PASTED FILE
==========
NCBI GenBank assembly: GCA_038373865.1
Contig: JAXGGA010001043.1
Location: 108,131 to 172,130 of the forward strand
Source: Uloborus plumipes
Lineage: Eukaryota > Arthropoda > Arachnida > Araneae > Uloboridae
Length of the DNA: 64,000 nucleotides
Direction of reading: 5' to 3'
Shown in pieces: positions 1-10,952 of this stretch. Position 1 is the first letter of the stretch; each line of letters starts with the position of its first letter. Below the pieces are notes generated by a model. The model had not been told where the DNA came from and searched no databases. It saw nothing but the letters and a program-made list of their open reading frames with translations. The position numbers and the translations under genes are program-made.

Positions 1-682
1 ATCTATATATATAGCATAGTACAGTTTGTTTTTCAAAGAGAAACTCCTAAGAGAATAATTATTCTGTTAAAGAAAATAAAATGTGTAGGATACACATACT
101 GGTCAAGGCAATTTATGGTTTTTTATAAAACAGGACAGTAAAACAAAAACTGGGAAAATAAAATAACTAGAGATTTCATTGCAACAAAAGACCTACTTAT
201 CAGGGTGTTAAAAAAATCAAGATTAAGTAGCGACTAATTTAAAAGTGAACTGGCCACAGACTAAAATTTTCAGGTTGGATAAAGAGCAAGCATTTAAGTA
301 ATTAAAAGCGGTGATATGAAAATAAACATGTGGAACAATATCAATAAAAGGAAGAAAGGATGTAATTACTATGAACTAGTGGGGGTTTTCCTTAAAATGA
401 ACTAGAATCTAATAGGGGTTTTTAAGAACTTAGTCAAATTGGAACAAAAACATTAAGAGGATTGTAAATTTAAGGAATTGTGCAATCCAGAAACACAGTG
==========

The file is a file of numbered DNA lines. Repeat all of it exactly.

NCBI GenBank assembly: GCA_038373865.1
Contig: JAXGGA010001043.1
Location: 108,131 to 172,130 of the forward strand
Source: Uloborus plumipes
Lineage: Eukaryota > Arthropoda > Arachnida > Araneae > Uloboridae
Length of the DNA: 64,000 nucleotides
Direction of reading: 5' to 3'
Shown in pieces: positions 1-10,952 of this stretch. Position 1 is the first letter of the stretch; each line of letters starts with the position of its first letter. Below the pieces are notes generated by a model. The model had not been told where the DNA came from and searched no databases. It saw nothing but the letters and a program-made list of their open reading frames with translations. The position numbers and the translations under genes are program-made.

Positions 1-682
1 ATCTATATATATAGCATAGTACAGTTTGTTTTTCAAAGAGAAACTCCTAAGAGAATAATTATTCTGTTAAAGAAAATAAAATGTGTAGGATACACATACT
101 GGTCAAGGCAATTTATGGTTTTTTATAAAACAGGACAGTAAAACAAAAACTGGGAAAATAAAATAACTAGAGATTTCATTGCAACAAAAGACCTACTTAT
201 CAGGGTGTTAAAAAAATCAAGATTAAGTAGCGACTAATTTAAAAGTGAACTGGCCACAGACTAAAATTTTCAGGTTGGATAAAGAGCAAGCATTTAAGTA
301 ATTAAAAGCGGTGATATGAAAATAAACATGTGGAACAATATCAATAAAAGGAAGAAAGGATGTAATTACTATGAACTAGTGGGGGTTTTCCTTAAAATGA
401 ACTAGAATCTAATAGGGGTTTTTAAGAACTTAGTCAAATTGGAACAAAAACATTAAGAGGATTGTAAATTTAAGGAATTGTGCAATCCAGAAACACAGTG